Hate 2000 Newsletter
July 19, 2008
In any case, people could not hear what I was saying over the sound of my body.” Riki Wilchins, trans rights and gender rights activist, in Queer Theory, Gender Theory, available from Amazon.com and Amazon.ca.
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Our quote of the month is worth discussing. Riki Wilchins comments, “. . . people could not hear what I was saying over the sound of my body.” An individual from any one of numerous minority groups could have made the same comment. Women often find being taken seriously is difficult, because of their physical gender. In European-based cultures and countries, the voices of black, and aboriginal and indigenous peoples are not heard because of their bodies. People who have physical characteristics that are stereotypically Jewish, gay, or lesbian could find themselves treated differently, and not being heard because of their bodies.
The challenge for individuals and for society is to look beyond the physical body, the physical appearance, to hear what people are saying. That can be difficult, because there is a human tendency to place a lot of weight on physical appearance and behaviors. Helping create a prejudice, discrimination, and hate free zone is difficult. We must constantly be checking our attitudes, to ensure we are not hearing a person’s body so loudly that we cannot hear anything the person wants to tell us.
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Beverly Tatum, in the book “Why are all the Black Kids Sitting Together in the Cafeteria?” observes that racism can be more than prejudice. Beverly Tatum quotes David Wellman as defining racism is “a system of advantage based on race.” Tatum’s comments make a good starting place to discuss the broad issues of racism, religious hate, sexism, heterosexism, and homophobia.
Racism, religious discrimination, sexism, and heterosexism are more than isolated acts of injustice. Perhaps, they can all be defined as a system of advantage. The advantaged have political, spiritual, and economic power, while the disadvantaged minority groups are relatively powerless politically, spiritually, and economically. Men have more social, spiritual, political and economic power than women. In most of Europe and North America, white people have more power than people of color. Straight people are in a favored position compared to sexual minorities.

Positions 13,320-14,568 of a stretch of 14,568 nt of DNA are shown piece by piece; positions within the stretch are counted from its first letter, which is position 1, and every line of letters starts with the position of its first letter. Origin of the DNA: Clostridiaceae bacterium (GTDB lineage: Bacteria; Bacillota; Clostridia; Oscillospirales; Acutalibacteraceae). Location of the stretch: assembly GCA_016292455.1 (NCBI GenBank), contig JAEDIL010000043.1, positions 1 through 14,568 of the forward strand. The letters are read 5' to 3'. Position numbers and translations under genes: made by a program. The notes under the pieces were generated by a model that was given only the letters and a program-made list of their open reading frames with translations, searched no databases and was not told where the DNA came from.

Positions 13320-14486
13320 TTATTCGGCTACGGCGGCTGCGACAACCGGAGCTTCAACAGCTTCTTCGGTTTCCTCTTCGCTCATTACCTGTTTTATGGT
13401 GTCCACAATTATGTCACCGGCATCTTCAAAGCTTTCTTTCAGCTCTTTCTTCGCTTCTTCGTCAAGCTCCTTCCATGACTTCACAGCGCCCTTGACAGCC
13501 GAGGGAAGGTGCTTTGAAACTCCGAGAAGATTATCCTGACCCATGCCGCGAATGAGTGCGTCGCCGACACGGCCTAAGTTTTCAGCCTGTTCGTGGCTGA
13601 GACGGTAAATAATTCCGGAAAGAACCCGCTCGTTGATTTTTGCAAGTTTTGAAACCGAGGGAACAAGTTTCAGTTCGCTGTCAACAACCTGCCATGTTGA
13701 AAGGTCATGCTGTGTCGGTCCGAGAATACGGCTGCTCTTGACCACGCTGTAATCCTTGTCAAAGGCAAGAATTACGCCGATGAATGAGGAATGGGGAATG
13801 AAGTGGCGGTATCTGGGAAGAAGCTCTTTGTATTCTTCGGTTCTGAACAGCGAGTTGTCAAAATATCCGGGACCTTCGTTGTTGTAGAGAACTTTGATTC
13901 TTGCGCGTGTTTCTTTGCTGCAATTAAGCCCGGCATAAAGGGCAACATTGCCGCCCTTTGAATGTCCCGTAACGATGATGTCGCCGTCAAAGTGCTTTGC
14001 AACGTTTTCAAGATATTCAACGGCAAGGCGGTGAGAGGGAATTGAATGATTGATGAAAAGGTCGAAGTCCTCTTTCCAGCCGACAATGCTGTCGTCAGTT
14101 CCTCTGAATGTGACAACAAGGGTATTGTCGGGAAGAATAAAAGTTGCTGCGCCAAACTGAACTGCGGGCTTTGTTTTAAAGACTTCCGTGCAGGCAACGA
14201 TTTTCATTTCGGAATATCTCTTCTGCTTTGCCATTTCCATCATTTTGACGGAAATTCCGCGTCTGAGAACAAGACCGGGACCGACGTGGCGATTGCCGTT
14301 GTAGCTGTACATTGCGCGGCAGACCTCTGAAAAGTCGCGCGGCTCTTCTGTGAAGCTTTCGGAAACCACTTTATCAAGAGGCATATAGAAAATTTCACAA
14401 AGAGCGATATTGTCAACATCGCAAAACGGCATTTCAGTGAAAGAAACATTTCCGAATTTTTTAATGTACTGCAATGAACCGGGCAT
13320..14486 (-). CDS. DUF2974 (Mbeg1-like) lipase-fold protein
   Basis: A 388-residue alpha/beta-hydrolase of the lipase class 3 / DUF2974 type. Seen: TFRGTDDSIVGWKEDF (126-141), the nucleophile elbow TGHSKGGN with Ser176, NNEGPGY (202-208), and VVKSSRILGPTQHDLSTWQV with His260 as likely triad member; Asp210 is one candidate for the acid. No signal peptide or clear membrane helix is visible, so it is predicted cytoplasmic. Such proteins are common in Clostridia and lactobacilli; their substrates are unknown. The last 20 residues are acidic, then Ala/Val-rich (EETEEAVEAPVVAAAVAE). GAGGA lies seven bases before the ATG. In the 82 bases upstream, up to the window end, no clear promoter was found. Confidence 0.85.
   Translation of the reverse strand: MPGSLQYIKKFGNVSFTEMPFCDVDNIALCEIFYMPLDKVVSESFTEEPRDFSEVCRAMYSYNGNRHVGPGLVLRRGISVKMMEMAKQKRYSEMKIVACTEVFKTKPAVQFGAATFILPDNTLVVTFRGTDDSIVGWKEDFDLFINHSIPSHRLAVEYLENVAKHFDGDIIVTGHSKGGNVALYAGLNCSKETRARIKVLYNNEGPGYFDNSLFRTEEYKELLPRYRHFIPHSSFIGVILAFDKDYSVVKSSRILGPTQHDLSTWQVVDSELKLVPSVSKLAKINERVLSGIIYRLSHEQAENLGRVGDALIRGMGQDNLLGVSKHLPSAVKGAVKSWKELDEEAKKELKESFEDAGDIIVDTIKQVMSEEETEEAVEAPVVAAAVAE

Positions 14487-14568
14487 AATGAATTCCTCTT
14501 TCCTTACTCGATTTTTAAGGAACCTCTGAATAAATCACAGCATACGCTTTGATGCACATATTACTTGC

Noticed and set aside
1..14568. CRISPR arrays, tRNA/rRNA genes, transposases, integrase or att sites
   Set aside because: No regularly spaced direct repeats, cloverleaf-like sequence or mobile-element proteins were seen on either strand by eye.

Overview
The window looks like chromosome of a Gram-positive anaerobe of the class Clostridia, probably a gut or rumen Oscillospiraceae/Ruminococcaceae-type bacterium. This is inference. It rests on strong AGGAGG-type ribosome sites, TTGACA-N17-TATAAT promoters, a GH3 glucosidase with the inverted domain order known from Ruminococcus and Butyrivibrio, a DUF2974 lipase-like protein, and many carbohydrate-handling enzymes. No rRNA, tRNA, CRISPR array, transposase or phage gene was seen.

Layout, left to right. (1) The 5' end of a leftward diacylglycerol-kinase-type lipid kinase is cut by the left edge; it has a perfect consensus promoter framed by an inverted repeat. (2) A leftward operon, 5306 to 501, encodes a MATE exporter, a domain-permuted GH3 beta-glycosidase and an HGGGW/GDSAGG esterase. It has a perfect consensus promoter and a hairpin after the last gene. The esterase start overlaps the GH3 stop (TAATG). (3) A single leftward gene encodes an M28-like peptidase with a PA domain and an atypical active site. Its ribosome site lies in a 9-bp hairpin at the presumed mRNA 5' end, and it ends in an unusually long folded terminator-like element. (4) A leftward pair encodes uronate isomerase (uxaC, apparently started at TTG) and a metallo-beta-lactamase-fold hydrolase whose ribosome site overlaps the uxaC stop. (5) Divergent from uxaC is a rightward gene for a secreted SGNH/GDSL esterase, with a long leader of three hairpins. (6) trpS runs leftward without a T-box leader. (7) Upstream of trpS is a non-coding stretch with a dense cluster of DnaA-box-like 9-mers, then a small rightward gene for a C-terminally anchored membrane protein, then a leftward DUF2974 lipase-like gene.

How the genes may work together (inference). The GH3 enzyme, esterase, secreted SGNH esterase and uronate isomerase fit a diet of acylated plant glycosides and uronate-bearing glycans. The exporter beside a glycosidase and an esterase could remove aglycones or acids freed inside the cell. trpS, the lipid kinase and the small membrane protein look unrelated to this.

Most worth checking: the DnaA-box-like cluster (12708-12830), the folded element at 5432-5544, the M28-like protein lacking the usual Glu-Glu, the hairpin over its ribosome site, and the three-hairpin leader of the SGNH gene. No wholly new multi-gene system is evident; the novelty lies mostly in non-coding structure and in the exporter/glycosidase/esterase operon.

One theory of human motivation holds that people are motivated by power, and behave in ways that maximize their power. Keeping racist, sexist, heterosexist, and religious elitist systems in place pays off for those who are in power positions. Gay marriages do not threaten straight marriages or religion. For every gay couple that gets married, we will not see an additional straight marriage ending in divorce. Gay marriages pose no threat to society’s social services. In fact, same-sex couples save social services and medicare systems money. The real problem is same-sex marriages are a threat to the power of heterosexuals. Many heterosexuals do not want to give up the power of “being married” to gays and bisexuals. Moves to keep the word marriage reserved for straight marriages, while same-sex marriages are called unions, is an attempt to permanently protect the power advantage straight people enjoy. Gay marriages are not a threat to religion. For centuries, members of sexual minorities have faithfully supported organized religions. Gays and bisexuals, and same-sex marriage, are a threat to the power structures of many organized religions. Heterosexual, male dominated religions do not want to let gays, bisexuals, or women have access to power. Sacred writings, the fathers of the faith, and church tradition are interpreted by those in religious power. For that reason, gays, bisexuals, and women tend to be excluded from leadership, and the power that comes with exercising leadership roles.